Successful Resolution To Post-Divorce Issues

While a divorce may be final the stipulations are not necessarily set in stone. Just as relationships and situations change over time so too must agreements.

Do I Need An Attorney?

If both parties agree to the terms of a minor change in the agreement you may not need the help of an attorney. If, however, one person has an attorney it is advisable then that both are represented.

Additionally, if you and your ex do not agree to the proposed change or aspects of the change and this change is contrary to your divorce agreement, then enlisting the help of a family law attorney can help protect you.

Can Spousal Support Be Modified?

The short answer is yes, spousal support or alimony can be modified after a divorce agreement. Just as life is not static, nor is your post-divorce situation. You or your ex may get a better job, or someone may experience a job loss. One person may need to relocate to for his or her job. When these events happen the appropriate amount of spousal support may need to be adjusted. Support payments may be modified or canceled if the receiving party gets remarried.

When Should Child Custody Be Modified?

Although custody and visitation issues are perceived as "finalized" after a divorce, relationships can change over time. The initial court rulings may have been acceptable or even beneficial to the children and family as whole when they were issued. But as families grow and children become more independent with interests of their own the initial ruling may no longer work. When this happens working with an attorney can ensure that the issue is resolved.

Four Issues That May Require Legal Resolution

  1. Relocation. If one person moves across the state or to another state or country this will most likely affect your child custody or visitation agreement. Moving can affect issues like child custody or visitation.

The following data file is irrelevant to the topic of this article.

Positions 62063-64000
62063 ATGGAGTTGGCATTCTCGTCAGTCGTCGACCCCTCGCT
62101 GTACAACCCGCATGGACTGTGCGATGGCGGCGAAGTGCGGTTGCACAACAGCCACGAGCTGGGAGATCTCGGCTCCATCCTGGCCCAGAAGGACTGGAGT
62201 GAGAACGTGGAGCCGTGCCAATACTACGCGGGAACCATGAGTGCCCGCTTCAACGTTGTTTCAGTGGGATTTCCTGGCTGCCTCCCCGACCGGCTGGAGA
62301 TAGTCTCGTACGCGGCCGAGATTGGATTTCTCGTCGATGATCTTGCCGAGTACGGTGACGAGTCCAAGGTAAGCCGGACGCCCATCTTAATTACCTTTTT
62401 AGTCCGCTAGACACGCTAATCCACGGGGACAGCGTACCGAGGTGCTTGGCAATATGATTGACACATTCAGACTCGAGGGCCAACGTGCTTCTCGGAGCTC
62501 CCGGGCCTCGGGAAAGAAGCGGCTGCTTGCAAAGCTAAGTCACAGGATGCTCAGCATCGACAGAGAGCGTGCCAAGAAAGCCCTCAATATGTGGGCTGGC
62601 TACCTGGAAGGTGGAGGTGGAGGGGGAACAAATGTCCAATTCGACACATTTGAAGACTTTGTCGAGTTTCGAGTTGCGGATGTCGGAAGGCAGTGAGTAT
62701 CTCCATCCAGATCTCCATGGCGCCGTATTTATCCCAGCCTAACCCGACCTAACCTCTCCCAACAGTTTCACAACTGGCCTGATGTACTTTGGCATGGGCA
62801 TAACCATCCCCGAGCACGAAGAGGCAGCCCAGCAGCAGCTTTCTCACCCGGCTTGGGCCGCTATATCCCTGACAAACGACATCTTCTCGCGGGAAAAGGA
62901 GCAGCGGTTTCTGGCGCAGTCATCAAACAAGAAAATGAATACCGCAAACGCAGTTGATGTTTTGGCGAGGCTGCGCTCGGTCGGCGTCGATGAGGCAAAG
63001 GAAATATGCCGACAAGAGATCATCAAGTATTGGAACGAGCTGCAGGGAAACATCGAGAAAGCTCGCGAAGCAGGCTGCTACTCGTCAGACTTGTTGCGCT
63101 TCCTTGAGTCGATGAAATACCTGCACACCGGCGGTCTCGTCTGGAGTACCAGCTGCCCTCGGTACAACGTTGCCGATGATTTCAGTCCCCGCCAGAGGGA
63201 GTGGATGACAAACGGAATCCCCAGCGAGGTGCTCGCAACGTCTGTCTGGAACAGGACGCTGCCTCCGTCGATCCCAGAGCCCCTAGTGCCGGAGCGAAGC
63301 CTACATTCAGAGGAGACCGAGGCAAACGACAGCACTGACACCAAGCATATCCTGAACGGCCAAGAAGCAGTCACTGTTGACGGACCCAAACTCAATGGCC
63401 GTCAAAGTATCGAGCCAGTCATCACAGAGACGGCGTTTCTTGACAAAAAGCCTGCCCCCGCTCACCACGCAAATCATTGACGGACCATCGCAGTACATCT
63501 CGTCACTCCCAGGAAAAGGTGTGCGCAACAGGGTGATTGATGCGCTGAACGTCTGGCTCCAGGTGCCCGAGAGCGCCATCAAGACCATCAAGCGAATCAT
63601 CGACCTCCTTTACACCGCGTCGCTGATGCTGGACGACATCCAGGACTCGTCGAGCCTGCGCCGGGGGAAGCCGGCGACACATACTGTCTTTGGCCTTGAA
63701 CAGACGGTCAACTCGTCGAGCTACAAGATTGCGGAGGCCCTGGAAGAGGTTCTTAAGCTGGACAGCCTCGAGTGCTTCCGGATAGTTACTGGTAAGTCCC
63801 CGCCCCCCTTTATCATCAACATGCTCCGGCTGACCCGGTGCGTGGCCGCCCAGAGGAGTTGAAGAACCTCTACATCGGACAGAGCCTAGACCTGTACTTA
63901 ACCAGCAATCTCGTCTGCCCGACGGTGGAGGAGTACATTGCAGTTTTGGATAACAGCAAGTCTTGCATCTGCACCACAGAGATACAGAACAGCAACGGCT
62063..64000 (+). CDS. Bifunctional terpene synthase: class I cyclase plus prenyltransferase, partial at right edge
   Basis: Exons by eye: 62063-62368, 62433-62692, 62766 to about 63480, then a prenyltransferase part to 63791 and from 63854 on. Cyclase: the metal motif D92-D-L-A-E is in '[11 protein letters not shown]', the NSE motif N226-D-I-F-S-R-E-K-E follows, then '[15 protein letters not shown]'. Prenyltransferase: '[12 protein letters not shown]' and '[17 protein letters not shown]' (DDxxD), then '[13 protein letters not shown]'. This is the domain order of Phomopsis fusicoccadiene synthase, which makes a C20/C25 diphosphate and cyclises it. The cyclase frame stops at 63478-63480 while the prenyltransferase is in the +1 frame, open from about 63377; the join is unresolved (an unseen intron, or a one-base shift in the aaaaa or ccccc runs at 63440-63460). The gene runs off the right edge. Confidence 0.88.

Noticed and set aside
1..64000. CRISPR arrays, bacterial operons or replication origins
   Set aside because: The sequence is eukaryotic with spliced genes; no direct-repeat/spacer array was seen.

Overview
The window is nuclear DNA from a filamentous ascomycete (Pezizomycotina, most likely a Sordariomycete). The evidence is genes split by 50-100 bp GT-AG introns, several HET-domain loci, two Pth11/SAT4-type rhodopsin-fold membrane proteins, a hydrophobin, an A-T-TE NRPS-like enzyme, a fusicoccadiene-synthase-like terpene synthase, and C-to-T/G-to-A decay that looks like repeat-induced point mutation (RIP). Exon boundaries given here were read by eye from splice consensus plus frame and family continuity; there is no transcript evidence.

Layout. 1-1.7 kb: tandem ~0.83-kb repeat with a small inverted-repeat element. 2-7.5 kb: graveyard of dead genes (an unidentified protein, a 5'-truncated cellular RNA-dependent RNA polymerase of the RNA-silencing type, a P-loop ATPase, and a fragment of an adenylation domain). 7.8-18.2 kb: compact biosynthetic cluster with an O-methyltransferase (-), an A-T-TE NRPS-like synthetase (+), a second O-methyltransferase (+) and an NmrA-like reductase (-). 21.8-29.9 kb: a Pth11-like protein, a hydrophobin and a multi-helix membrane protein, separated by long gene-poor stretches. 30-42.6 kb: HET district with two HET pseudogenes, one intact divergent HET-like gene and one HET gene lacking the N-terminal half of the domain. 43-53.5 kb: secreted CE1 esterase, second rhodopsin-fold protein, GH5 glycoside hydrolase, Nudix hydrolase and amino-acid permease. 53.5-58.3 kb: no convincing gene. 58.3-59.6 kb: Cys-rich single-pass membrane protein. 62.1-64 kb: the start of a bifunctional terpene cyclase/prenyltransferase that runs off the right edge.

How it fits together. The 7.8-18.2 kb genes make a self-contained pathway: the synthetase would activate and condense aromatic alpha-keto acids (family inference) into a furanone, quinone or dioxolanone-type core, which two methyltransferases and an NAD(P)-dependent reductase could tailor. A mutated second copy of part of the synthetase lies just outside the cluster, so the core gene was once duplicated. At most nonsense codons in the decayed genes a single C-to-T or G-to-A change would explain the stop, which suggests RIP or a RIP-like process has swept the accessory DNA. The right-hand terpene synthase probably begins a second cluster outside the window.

2. Uncovered assets. If one party hid assets, or assets were overlooked or a business was not properly valuated when the agreement was made, this may need to be revisited.
  3. Estate planning. After a divorce the joint estate plan you made while married may not accurately reflect your wishes. Wills and trusts and insurance policies may have to be updated.
  4. Remarriage. When one or both of you remarry this will affect child support, child visitation and your estate plan.

Will The Court Modify My Order?

The most pressing question is whether or not the modification will be approved. If you are initiating the modification you must show the court that:

  • There has been a significant change of circumstances since original custody order
  • The proposed change is in the best interests of the child or children
  • The benefits of the proposed change outweigh any harm

Experienced Modifications Attorneys

At Gumm & Green, LLP we have over 45 years of combined experience in post divorce issues. Send us a request online to find out how we can help or call 818-707-4233 OR 855-707-4233 for immediate legal assistance.